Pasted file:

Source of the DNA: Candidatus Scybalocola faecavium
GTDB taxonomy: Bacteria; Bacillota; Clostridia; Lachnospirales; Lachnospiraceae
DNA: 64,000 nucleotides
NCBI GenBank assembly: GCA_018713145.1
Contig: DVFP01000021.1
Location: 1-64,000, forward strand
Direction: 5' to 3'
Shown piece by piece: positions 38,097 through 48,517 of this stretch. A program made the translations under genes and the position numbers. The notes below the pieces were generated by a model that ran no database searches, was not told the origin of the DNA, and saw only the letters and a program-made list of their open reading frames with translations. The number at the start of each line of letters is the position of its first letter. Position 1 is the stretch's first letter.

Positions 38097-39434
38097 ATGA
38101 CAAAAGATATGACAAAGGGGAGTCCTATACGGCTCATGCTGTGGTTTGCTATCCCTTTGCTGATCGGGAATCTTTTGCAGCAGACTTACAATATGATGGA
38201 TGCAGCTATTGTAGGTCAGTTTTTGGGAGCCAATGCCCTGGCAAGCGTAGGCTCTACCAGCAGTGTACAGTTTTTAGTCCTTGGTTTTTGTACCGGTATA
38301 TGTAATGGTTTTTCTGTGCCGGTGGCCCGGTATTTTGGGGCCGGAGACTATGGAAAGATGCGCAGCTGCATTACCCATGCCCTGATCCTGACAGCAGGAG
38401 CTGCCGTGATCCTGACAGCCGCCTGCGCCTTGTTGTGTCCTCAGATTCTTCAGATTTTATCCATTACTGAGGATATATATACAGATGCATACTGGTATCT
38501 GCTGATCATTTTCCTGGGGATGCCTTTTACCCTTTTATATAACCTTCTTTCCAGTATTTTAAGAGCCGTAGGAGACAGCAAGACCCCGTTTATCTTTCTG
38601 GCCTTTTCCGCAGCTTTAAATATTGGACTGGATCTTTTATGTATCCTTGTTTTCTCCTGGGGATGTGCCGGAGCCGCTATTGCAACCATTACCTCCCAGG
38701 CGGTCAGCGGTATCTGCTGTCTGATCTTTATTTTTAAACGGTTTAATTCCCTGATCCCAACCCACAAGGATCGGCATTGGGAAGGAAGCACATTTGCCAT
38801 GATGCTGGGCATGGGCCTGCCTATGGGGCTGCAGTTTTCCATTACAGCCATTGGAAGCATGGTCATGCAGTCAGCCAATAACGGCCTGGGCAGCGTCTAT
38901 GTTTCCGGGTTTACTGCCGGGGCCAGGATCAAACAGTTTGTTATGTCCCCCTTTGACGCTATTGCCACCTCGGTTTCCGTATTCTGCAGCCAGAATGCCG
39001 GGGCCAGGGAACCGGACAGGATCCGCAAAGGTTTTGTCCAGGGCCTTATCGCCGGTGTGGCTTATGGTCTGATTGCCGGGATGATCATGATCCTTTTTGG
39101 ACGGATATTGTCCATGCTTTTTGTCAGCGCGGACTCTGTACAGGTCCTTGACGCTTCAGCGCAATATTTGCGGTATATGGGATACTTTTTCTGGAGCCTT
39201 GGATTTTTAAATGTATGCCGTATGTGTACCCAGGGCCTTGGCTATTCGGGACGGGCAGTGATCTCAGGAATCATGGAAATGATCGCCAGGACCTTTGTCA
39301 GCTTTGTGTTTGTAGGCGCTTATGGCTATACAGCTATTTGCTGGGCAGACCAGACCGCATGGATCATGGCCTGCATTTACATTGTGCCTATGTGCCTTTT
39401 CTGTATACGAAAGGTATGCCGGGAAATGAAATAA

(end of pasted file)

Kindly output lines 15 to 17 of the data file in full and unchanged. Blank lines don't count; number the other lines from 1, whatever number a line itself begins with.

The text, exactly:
38501 GCTGATCATTTTCCTGGGGATGCCTTTTACCCTTTTATATAACCTTCTTTCCAGTATTTTAAGAGCCGTAGGAGACAGCAAGACCCCGTTTATCTTTCTG
38601 GCCTTTTCCGCAGCTTTAAATATTGGACTGGATCTTTTATGTATCCTTGTTTTCTCCTGGGGATGTGCCGGAGCCGCTATTGCAACCATTACCTCCCAGG
38701 CGGTCAGCGGTATCTGCTGTCTGATCTTTATTTTTAAACGGTTTAATTCCCTGATCCCAACCCACAAGGATCGGCATTGGGAAGGAAGCACATTTGCCAT